Mike Flanagan and the “Rehabilitation” of the Vampire Horror Genre

Ask screen horror fans who they think is the undisputed master of the genre at the moment, and many will respond with Mike Flanagan, the writer, and director behind many of the most popular horror series of recent years. Flanagan is the man who brought us The Fall of the House of Usher, The Haunting of Hill House, The Haunting of Bly Manor, and Midnight Mass. They have all been critically acclaimed, with fans appreciative of the fact that Flanagan does not rely on cheap shocks like “jump scares” to terrify his audience. Flanagan’s horror is more complex. 

Yet, of all the shows that Flanagan has created in recent years, it is perhaps Midnight Mass (2021) that may have the most important legacy. The main subject matter is that of vampires, and he may have rehabilitated the blood-sucking undead and placed them on the top of the horror pantheon again. 

A person in a white robe standing in front of a crowd of people

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Photo via https://twitter.com/mdnightmass/status/1723380152380293508/photo/2 

Flanagan returns to vampire horror roots

Why do we make such a claim? Well, we can best explain it by describing what Midnight Mass is not. It is a world away from the sultry teenage vampires in Twilight or the scientific explanations of the vampirism in Morbius. In Midnight Mass, Flanagan’s vampires are frightening, yes, but there is also the existential horror present in the characters that is reminiscent of movies like The Exorcist. Midnight Mass has traditional scares and gory moments. But like William Friedkin’s masterpiece, the focus is mostly on the troubled souls who face the vampires. 

But in a broader sense, we might argue that Flanagan has rehabilitated the vampire genre. Why make such a claim? We can argue that traditional movie monsters – vampires, werewolves, zombies, mummies, and the like – have become so familiar that the audience is largely desensitized to them. In fact, in most cases, they are no longer presented as figures of horror, at least in the traditional sense of horror. There are literally 100s of modern vampires in entertainment, ranging from the moody teens in Twilight and Dampyr to games like Castlevania and the vampire-themed Wild Thirst. But vampirism is usually a character trait, not a curse in these examples.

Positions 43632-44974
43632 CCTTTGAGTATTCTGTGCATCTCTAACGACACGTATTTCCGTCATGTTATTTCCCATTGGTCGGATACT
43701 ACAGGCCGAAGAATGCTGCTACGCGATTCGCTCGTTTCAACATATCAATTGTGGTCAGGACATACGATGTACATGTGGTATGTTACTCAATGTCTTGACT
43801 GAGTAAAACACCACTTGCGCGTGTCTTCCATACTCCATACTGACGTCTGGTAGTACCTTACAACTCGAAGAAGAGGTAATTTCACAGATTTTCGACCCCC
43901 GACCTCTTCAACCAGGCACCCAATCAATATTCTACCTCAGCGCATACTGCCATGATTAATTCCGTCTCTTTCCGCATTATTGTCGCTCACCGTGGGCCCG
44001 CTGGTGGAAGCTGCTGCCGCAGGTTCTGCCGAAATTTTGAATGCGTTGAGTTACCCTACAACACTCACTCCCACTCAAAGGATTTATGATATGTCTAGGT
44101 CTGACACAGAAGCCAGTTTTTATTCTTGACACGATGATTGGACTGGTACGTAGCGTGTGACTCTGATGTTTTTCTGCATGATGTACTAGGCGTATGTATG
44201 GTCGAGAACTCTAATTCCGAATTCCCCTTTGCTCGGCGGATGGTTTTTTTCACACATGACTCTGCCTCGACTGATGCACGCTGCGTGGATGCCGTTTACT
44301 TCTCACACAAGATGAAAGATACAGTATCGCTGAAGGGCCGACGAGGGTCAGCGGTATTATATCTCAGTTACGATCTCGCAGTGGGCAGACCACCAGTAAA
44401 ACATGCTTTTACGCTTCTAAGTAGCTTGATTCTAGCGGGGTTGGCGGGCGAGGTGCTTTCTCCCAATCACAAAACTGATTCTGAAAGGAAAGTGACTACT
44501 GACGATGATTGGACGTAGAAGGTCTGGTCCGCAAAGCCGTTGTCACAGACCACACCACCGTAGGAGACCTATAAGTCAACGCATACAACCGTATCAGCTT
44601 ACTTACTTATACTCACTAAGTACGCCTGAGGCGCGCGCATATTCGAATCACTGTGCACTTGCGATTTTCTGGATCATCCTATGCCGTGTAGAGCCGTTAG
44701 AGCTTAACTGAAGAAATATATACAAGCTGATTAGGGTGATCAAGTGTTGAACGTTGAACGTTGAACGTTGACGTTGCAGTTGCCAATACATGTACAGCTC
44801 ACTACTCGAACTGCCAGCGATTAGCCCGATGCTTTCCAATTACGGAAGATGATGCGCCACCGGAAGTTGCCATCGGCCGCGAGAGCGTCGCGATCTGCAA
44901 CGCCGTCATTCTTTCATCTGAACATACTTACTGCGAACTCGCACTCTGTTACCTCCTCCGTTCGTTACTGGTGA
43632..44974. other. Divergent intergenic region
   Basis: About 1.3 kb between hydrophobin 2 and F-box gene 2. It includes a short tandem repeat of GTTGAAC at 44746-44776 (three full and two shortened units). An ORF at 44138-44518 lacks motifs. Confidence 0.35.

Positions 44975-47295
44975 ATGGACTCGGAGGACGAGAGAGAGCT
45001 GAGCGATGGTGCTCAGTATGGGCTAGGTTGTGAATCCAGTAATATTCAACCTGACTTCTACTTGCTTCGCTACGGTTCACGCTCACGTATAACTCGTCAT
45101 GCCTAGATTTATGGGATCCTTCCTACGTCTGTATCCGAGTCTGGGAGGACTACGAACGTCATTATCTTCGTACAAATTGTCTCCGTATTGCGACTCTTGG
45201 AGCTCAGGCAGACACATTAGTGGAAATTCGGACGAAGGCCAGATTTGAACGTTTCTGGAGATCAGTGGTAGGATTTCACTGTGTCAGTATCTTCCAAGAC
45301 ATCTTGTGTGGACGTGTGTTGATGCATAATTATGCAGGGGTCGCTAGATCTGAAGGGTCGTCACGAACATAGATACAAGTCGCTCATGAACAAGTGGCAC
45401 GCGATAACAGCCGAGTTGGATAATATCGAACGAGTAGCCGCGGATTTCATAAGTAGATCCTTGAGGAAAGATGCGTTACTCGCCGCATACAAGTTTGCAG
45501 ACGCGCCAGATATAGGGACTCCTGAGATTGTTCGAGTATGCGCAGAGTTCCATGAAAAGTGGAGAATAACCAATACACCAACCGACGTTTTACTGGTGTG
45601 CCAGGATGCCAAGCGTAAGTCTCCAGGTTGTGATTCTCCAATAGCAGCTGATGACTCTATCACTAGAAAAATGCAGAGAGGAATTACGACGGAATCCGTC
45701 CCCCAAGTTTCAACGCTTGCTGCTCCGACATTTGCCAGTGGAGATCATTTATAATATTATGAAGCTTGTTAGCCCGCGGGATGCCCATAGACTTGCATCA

A poster of a movie

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Photo via https://twitter.com/vkthinker_/status/1723629843806597586/photo/1 

A curse, not a character trait 

Flanagan reverts back to the idea of the curse, intertwined with religion and the occult. Here, vampires are not stylish or sexy. They are figures of horror. That does not sound so radical, but when you consider the dearth of truly scary vampire movies and television shows in the 21st century, then you understand that it is. Of course, there are other examples, such as Priest (2011), and there have been a handful of slasher vampire movies and video games. But the kind of horror that stays with you long after you stop watching is few and far between. 

As mentioned, the desensitization of the audience is an important factor. If you consider the scariest movies and television shows of the 21st century, such as The Witch (2015), they tend to shy away from revealing their monster overtly. There’s a reason for this – the reveal dilutes the horror. However, Flanagan is comfortable revealing his monsters early. In Midnight Mass, we get glimpses of the vampires in the first episode, and the same goes for the ghosts in The Haunting of Hill House. Yet, they remain terrifying. That’s quite the feat. The point, as such, is that true horror plays on the audiences’ psychology. And once you do that, you can reveal your monsters in any fashion you like. Flanagan understands that, so he does not need to rely on cheap theatrics to shock his audience. In doing so, he has also rehabilitated the vampire as a terrifying figure in the horror canon.

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